Spell To Be Said Against Hatred

   
Until each breath refuses “they,” “those,” “them.”
Until the Dramatis Personae of the book’s first page says “Each one is you.”
Until hope bows to its hopelessness only as one self bows to another.
Until cruelty bends to its work and sees suddenly “I.”
Until anger and insult know themselves burnable legs of a useless chair.
Until the unsurprised unbidden knees find themselves nonetheless bending.
Until fear bows to its object as a bird’s shadow bows to its bird.
Until the ache of the solitude inside the hands, the ribs, the ankles.
Until the sound the mouse makes inside the mouth of the cat.
Until the inaudible acids bathing the coral.
Until what feels no one’s weighing is no longer weightless.
Until what feels no one’s earning is no longer taken.
Until grief, pity, confusion, laughter, longing see themselves mirrors.
Until by “we” we mean I, them, you, the muskrat, the tiger, the hunger.
Until by “I” we mean as a dog barks, sounding and vanishing and sounding and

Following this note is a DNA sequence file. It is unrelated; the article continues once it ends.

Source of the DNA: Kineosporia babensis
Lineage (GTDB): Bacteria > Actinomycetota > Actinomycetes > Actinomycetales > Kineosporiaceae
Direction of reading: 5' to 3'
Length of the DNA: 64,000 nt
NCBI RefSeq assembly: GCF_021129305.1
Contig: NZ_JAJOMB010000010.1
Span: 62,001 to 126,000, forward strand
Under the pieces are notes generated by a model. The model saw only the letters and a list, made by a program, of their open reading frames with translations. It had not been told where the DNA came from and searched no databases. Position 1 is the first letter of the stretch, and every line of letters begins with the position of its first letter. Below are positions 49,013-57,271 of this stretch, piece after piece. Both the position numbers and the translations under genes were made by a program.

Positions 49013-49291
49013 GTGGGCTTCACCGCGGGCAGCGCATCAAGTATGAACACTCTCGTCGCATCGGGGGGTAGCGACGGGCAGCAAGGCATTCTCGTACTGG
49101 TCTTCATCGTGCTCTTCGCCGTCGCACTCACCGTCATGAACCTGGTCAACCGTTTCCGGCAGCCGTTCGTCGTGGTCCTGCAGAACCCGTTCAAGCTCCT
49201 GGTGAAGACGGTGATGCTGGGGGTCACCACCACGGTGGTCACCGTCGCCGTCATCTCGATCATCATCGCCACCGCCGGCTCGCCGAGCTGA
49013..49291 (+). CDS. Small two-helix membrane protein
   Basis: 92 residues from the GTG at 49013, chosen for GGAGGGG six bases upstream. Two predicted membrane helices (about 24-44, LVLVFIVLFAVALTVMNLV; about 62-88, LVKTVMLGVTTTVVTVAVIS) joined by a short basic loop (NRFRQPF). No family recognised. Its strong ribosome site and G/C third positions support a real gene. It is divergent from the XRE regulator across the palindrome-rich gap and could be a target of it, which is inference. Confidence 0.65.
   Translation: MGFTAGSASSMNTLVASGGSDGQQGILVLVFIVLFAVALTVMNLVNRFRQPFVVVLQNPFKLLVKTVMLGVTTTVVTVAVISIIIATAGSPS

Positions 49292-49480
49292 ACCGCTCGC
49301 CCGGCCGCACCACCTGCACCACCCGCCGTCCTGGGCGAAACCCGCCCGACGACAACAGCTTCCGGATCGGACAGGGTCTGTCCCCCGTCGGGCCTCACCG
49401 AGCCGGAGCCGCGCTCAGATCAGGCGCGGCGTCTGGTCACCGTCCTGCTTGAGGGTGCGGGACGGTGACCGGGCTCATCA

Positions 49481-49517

vanishing completely.
Until by “until” we mean I, we, you, them, the muskrat, the tiger, the hunger,
               the lonely barking of the dog before it is answered.

 

 

 

Jane HirshfieldJane Hirshfield’s most recent books are The Beauty (poems) and Ten Windows: How Great Poems Transform the World (essays), both from Knopf in 2015. A current chancellor of the Academy of American Poets, recent work appears in The New Yorker, The New York Times T Magazine, and the Canadian journal Brick. She lives in the San Francisco Bay Area.

Read poetry by Jane Hirshfield previously appearing in Terrain.org: “Today, Another Universe” and Three Poems.

Photo of eagle at sunset by sipsa, courtesy Pixabay. Photo of Jane Hirshfield courtesy the Steven Barclay Agency.

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